It’s a New Europe—if You Can Keep It

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This summer, Europe is basking in a sense of accomplishment. On July 21, after protracted labor, the European Union announced the birth of a historic recovery package to the tune of 750 billion euros ($880 billion). It’s not only that this is a lot of money. For the first time, a considerable sum will be financed through large-scale borrowing by the EU itself. Once again Europe has managed to turn a crisis into the spur for major institutional change.

With the troubled last decade of the eurozone in mind, it is tempting to view these changes as long-overdue updates of Europe’s incomplete union. That is both true and reassuring in confirming that, once again, Europe “got there” in the end. But by the same token, this complacent narrative tends to diminish the scale of Europe’s problems and the novelty of the crisis we face in 2020. The speed and scale of changes forced on Europe since this spring ought to give one pause for thought. To move Europe this far this fast takes an almighty shock. Even with this latest package, it is far from obvious that Europe is sufficiently equipped to meet the challenges ahead.

To appreciate the sense of relief in Europe this summer, it is worth recalling how unlikely this outcome seemed only a few months ago—and how serious a disaster COVID-19 has been for the continent. In terms of national excess mortality, only Ecuador and Peru exceed the levels of mortality recorded in Spain, Italy, and Belgium. We talk a lot about America’s mishandling of the crisis. But in terms of mortality, only New York and New Jersey are in the same league as Europe’s hot spots. As of July, recalcitrant red states like Texas, Florida, and Georgia aren’t even close.

The U.S. Space Program Is Back, but It Can’t Go It Alone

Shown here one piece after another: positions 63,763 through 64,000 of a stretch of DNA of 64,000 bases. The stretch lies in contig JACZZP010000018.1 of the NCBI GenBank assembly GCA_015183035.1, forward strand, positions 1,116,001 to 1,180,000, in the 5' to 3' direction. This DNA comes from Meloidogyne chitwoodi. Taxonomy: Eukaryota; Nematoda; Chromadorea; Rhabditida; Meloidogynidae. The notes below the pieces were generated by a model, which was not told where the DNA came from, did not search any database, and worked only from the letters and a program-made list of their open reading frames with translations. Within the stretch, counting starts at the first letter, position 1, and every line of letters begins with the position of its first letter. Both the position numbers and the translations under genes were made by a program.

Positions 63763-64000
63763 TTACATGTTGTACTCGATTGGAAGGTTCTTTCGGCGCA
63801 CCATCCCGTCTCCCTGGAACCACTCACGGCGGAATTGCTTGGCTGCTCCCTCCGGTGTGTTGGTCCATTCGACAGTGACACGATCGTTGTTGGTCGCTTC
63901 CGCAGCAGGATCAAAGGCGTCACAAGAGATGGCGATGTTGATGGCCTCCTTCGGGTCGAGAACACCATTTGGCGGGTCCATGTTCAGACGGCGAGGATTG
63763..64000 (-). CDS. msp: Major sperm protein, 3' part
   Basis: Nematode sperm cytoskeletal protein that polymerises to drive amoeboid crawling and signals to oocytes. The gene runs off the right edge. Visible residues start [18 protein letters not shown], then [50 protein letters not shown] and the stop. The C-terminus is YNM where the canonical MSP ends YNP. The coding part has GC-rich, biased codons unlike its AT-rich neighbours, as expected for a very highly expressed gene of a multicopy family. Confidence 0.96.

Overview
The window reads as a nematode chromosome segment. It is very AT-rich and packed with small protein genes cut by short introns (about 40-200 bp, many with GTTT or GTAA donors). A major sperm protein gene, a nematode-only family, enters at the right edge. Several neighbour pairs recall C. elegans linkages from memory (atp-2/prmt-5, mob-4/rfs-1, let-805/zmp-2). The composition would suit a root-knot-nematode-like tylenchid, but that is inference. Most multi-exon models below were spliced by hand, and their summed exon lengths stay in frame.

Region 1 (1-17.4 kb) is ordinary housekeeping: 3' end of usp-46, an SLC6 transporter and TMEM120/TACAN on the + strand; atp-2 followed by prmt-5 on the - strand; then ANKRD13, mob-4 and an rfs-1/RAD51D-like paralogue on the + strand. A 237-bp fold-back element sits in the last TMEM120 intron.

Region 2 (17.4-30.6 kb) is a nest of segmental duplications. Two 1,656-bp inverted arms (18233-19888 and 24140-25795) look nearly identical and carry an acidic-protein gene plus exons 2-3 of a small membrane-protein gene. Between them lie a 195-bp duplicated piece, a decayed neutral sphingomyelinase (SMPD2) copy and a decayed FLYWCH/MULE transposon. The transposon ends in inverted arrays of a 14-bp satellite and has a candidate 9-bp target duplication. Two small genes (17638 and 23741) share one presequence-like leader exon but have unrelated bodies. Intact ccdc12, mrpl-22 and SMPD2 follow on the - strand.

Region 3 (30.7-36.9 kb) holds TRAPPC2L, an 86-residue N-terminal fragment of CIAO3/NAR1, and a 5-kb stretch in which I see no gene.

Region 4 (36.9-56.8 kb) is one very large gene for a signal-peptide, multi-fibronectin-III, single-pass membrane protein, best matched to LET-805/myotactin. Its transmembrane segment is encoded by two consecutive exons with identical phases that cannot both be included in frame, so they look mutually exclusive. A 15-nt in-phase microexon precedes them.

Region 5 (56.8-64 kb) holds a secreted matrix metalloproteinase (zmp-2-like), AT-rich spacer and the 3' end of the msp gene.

Victoria Samson 

The splashdown of two American astronauts, Robert L. Benken and Douglas G. Hurley, in the Gulf of Mexico last Sunday was historic in many ways. It was the first water landing by NASA since 1975, and marked the completion of the first manned trip into outer space by a private company. Perhaps most importantly, it showed that the United States has officially regained the ability to send astronauts into space.

For the better part of a decade, since the retirement of the space shuttle program in 2011, the United States depended on Russia’s Soyuz spacecraft to get its astronauts to the International Space Station. That changed with the May 30 launch of SpaceX’s Crew Dragon spacecraft, which carried Benken and Hurley 250 miles from Cape Canaveral, Florida, into low Earth orbit. The SpaceX capsule docked successfully with the space station the following day, allowing the astronauts to spend two months with their Russian colleagues on the station before returning home

Putin Is Ruling Russia Like a Central Asian Dictator

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Between June 25 and July 1, Russian President Vladimir Putin held a national referendum on a host of constitutional amendments; unsurprisingly, it passed by an overwhelming majority. What drew the attention of most commentators was not the nature of these amendments—which touched on a variety of themes, from increasing social pensions to banning same-sex marriage—but the fact that, by changing the constitution, Putin opened the path to resetting his term as Russian president.

In office since 2000, when he was first elected president, Putin has ruled Russia continuously for two decades. (He did step down briefly, taking the position of prime minister from 2008 to 2012, but no one had any illusions as to who actually remained in charge.) Having reset his term, he could now in theory rule until 2036, by which point he will have bested Joseph Stalin as the longest-reigning ruler in Russia’s modern history. If Putin wanted to stay on even then, who could stop him but the constitution, which has already been trampled on?

The Hiroshima Effect